We didn’t know what to expect as we drove through the cotton and soybean fields of western Mississippi and rolled into Jackson, the state capital. We were interns new to the area, hurrying out of the blazing Southern sun, shouldering cameras, microphones and an assortment of tangled wires. Interviewing the Mississippi Civil Rights Museum’s executive director, Pamela Junior, was one of our first assignments. We had been tasked with building a digital storytelling database for the Mississippi Delta National Heritage Area — and we wanted to do the project justice.
For the next hour, we listened to the passion and power in Junior’s voice as she spoke of lesser known civil rights legends, such as Oseola McCarty and Endesha Ida Mae Holland. Junior’s stories were punctuated by a metallic jingling that pierced the museum’s silence every time she gestured with her hands. “When you hear this,” she said, twisting her arms, each wrist adorned by silver bangles, “what you’re hearing are the sounds of the chains. These are sounds of the chains that my ancestors wore. Everything that I do … I have to honor them. … It keeps me motivated, it keeps me going, because I know there’s work to do.”
Junior’s words set the tone for how we would continue our journey of building the archive. She reminded us of the importance of doing this work, the importance of making noise and the importance of raising awareness for these stories.
Despite its name, the Delta is some 300 miles north of the great river’s gaping mouth on the Gulf Coast, stretching from Memphis, Tennessee, to Vicksburg, Mississippi. The flat expanse of land boasts some of the world’s richest soil, deposited over millennia by the flooding and receding river. Because of its history of enslavement and plantation economics, the Delta remains a majority-Black area and one of the poorest regions in the country. It is also considered by many to be the birthplace of the civil rights movement. The Mississippi Delta NHA works to preserve and examine this region’s rich culture and history by distributing federal funding to community organizations across the region.
This project was designed to “create space for sharing these important stories with anyone, anywhere who wishes to learn about them and be inspired,” said Rolando Herts, its executive director. It’s part of the NHA’s broader goal of “empowering underrepresented communities to own and tell their cultural heritage stories,” he said.
Working on the Civil Rights Heritage Archive was daunting because of its significance. We were new to the area; we would only be staying for a few months, and yet we were supposed to document decades of stories about trauma and exploitation in a place neither of us was from. How were we supposed to share these stories properly? How could we avoid commodifying the traumatic realities of how Black communities have struggled and continue to struggle for freedom in the Delta?
For answers, we started searching academic journals, guides to oral history, books and other publications. We certainly learned important lessons from our research — like how the Delta’s agricultural economy is still governed by logistics of plantation production. But the answers to these questions ultimately revealed themselves when we refocused on building personal relationships with the people we interviewed and listening with intention.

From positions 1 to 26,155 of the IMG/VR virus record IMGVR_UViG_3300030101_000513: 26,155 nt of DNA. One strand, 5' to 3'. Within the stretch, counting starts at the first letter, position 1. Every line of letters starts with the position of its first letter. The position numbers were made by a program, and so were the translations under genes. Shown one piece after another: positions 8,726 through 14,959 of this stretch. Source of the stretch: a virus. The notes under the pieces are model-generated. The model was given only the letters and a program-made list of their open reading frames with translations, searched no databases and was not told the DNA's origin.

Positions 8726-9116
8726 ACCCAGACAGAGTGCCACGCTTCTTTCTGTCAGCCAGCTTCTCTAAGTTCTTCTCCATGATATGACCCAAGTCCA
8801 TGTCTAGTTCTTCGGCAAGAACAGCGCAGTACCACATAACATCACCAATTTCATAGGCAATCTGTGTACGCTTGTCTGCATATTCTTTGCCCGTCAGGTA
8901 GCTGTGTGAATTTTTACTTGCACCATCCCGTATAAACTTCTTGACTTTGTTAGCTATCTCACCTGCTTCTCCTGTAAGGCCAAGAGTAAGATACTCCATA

We talked to Reena Evers-Everette, daughter of civil rights leaders Medgar and Myrlie Evers, who reflected on how her mother protected her family and continued organizing after Medgar Evers’s assassination. Mary Frances Dear-Moton, daughter of activist Rachel Parker-Dear, recalled witnessing her mother help the Rev. Martin Luther King Jr. escape town after an exploding bomb jeopardized his safety; the following day, she was arrested for aiding the civil rights leader.
Even though we were operating on a tight schedule, we consciously chose to not make our first interaction with our community partners be from behind a camera. Instead, we joined them for breakfast or visited them at their place of work. Not only did this give us the privilege of getting to know these changemakers, it also improved the quality of what we added to the archive — our partners felt far more comfortable sharing stories with people they knew and trusted.
It became clear to us very quickly that the struggles Black communities face in the Delta are far from over. Each of our partners reflected on the positive changes that they have organized over their lifetimes, but each also noted that much remains to be done. The Delta’s severe poverty, lack of economic development and persistent segregation were common themes in our conversations. In a time and place where exploitation is still the economic norm, the Delta continues to be a significant site of communal resistance. Keena Graham, superintendent of the Medgar and Myrlie Evers National Monument, told us the civil rights movement was led by “ordinary people doing extraordinary things.”
During our time in the Mississippi Delta, we were shown that its beauty lies in the intangible. The soil that you stand on may have been tilled by a family burdened by enslavement. When you look up at the night sky, it is as if you are drowning in stars — stars that may have guided that same family to freedom. When you listen to the Delta blues, you may hear that family’s sorrows ring out, accompanied by a walking bass line. Even if many of the stories that exist in the land, the sky and the music have been lost to time, their impact and legacy remain.